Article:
The number of protesters outside the Legislative Council, which had dwindled since a massive march last Sunday, began picking up again Thursday afternoon. With no response from the government, protests were slated to begin Friday morning and many people appeared prepared to spend the night at the central government complex.
The government announced that the complex would be closed Friday “due to security considerations.”
The extradition bill pushed by Hong Kong Chief Executive Carrie Lam would allow suspected criminals apprehended in Hong Kong to be extradited to mainland China for trial. Critics say the bill puts critics of China’s ruling Communist Party at risk of torture and unfair trials in the mainland and further chips away at the “one country, two systems” framework under which Hong Kong has been governed since 1997.
Under the terms of the British handover, Hong Kong is guaranteed the right to retain its own legal, economic and political system until 2047, but the Chinese Communist Party under President Xi Jinping has been pushing ever-more aggressively to quiet independent voices in Hong Kong. Beijing has squelched all reporting on the protests in mainland media and accused foreign forces of stirring up disturbances in Hong Kong.
An estimated 2 million people took part in Sunday’s march on government headquarters, which constituted the largest protest the semi-autonomous territory has seen in years.
Other demands by activist groups include investigating police tactics used against the protesters at a June 12 demonstration, cease calling the protests a riot, and releasing those arrested and dropping charges against them. Many have also called on Lam to resign, including Joshua Wong, the student leader of the 2014 “Umbrella Movement” pro-democracy protests.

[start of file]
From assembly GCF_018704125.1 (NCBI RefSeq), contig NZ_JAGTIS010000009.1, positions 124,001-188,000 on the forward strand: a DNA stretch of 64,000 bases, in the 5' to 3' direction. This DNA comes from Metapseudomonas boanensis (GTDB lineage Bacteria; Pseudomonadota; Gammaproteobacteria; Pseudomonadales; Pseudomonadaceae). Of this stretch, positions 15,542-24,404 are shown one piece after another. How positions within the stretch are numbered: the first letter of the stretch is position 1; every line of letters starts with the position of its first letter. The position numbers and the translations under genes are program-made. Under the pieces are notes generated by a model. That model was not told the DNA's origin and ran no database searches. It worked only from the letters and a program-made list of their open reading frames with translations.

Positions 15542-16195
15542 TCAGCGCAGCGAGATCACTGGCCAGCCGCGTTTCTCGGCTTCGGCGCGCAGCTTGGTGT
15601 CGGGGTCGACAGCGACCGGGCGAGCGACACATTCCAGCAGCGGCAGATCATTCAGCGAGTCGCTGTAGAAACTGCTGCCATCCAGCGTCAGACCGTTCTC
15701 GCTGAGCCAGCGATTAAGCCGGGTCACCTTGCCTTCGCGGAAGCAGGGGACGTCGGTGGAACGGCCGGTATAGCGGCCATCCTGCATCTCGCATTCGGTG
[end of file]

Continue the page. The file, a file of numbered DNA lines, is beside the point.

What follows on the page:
Unlike Wong in 2014, no one group or personality has emerged to lead the protest movement, which taps into deep resentment among the young and middle class over the dominance of a moneyed elite over Hong Kong’s economy and political institutions.
Instead, a broad coalition of trade unions, church groups, political parties, civic groups and veteran activists has mobilized their members, galvanized further by what was widely seen as heavy-handed police tactics.
Lam formally apologized Tuesday and said she was responsible for the extradition bill mess. The fact that she did not bow in apology was front-page news, with many in Hong Kong criticizing what they said was an apparent lack of contrition.
The chief executive has insisted the legislation is needed for Hong Kong to uphold justice and not become a magnet for fugitives. It would expand the scope of criminal suspect transfers to include mainland China, Taiwan and Macau.
Morgan Cheung and The Associated Press contributed to this report.